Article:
First view of the garden

014102Ancient tree stump

017This style of garden combines formality and informality in a flamboyant package, filled with pavilions, fountains and staircases as a place for owners to show off their wealth and entertain guests. It is not about plant collections but more a place where plants become part of the furnishings of an outdoor theatrical room in which to entertain.

The chapel

019020067This somewhat bizarre and extravagant form of garden design was a fleeting craze in England. Most people are more familiar with vast herbaceous borders, vivid planting schemes and arboreta which shaped gardens created in the 19th and 20th century.

The house


Pigeon house

095Owl sculpture

097The garden at Painswick was abandoned when it became over planted by trees, however a painting dated 1748 by a local artist which showed the original garden design proved invaluable in guiding the ambitious restoration programme that began in 1984. The garden was transformed from an overgrown wilderness to its former 18th century glory, it is now managed by a charitable trust.

Eagle house

070View of the surrounding countryside

048Another vista

068It was refreshing to visit Painswick as I had never seen the unusual style of a Rococo garden before. The entrance to the garden is via a doorway which leads out onto a viewing platform, suddenly revealing the whole garden spread out below you. It’s a magical first impression, I had my usual “omg!” moment!

Sensational hydrangea


006Exedra garden

040The Exedra garden and Plunge Pool were the most colourful areas at this time of year. Huge clumps of Geranium ‘Rozanne’, Geranium endressii and Thalictrum delavayi gave the most colour, a massive hydrangea stole the show for me though. There was no label that I could see to determine its name, however it looked very similar to Hydrangea aspera ‘Anthony Bullivant’ and Hydrangea aspera subsp. sargentiana. If anyone can identify it more accurately from the photos then please let me know! 🙂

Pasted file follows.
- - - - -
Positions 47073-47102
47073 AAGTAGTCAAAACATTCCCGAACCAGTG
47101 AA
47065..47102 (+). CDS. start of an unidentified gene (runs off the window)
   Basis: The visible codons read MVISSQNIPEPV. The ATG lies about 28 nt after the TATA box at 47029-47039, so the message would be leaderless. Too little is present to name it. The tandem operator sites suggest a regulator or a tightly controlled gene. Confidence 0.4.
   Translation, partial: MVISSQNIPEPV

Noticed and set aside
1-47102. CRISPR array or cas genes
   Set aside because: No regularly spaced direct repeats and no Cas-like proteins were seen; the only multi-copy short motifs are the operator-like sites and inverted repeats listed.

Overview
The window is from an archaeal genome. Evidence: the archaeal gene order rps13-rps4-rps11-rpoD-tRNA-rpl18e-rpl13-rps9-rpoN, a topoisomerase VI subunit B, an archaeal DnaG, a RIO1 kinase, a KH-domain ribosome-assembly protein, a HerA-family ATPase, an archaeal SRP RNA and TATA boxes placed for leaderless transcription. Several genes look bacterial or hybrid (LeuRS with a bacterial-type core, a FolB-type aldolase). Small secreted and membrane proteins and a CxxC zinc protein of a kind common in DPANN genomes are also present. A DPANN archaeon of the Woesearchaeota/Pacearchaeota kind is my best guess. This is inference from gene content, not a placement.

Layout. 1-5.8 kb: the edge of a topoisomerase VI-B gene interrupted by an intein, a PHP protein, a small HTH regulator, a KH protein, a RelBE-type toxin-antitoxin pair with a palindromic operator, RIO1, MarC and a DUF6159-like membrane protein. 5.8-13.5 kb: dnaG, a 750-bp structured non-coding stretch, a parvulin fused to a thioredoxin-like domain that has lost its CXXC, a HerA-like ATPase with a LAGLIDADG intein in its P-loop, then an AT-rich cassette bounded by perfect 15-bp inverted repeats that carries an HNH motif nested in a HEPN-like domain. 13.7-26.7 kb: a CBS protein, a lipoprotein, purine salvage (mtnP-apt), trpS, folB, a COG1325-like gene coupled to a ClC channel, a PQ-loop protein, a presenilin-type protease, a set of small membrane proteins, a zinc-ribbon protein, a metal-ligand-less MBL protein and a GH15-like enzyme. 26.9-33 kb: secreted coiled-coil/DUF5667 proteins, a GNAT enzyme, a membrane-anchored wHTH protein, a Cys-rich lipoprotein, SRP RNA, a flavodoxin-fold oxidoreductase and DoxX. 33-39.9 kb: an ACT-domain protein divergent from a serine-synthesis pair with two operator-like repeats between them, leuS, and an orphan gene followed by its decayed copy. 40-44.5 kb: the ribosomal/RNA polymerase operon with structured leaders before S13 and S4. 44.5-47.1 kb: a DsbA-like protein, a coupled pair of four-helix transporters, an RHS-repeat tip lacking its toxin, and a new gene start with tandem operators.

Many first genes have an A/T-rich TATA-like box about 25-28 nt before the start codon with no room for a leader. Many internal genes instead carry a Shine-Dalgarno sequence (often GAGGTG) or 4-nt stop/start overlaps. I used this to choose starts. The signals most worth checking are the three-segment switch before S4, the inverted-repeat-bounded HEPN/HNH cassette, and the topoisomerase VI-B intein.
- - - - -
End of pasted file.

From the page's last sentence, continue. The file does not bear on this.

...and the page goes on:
034Geranium ‘Rozanne’

038Thalictrum delavayi

045The Kitchen garden had mouth-watering vegetables, the mammoth courgettes and brassicas got me in the mood for lunch! The fences to keep rabbits out were constructed with military precision, an idea I’ll take away to re-create in my own veg plot. . .

The Kitchen garden

062050060059Painswick is most famous for its display of snowdrops, even though it was the wrong time of year the walk around the woodland areas were still enjoyable, the shade giving pleasant relief on such a hot day.

Plunge pool

071075Fish pond

080A maze was opened in 1999 to mark the celebration of the 250th anniversary of the garden. A viewpoint enables you to watch from above and see people trying to find its three centres, which I managed successfully! There’s something mysterious and intriguing about a maze or labyrinth, they never fail to mesmerize me.

The beech walk

088Gothic alcove

091The maze

047Vistas drew the eye in various directions from the surrounding landscape to follies, statuary and water features. I liked the little red chapel in particular, it was tiny! A wedding was about to take place as I was leaving, I couldn’t imagine anywhere more charming to have a ceremony than at Painswick.


066Sorbus tree

094I will visit this gem of a garden again without a doubt, I’ve a feeling it’s going to be a regular haunt while I’m living in Gloucestershire. 😉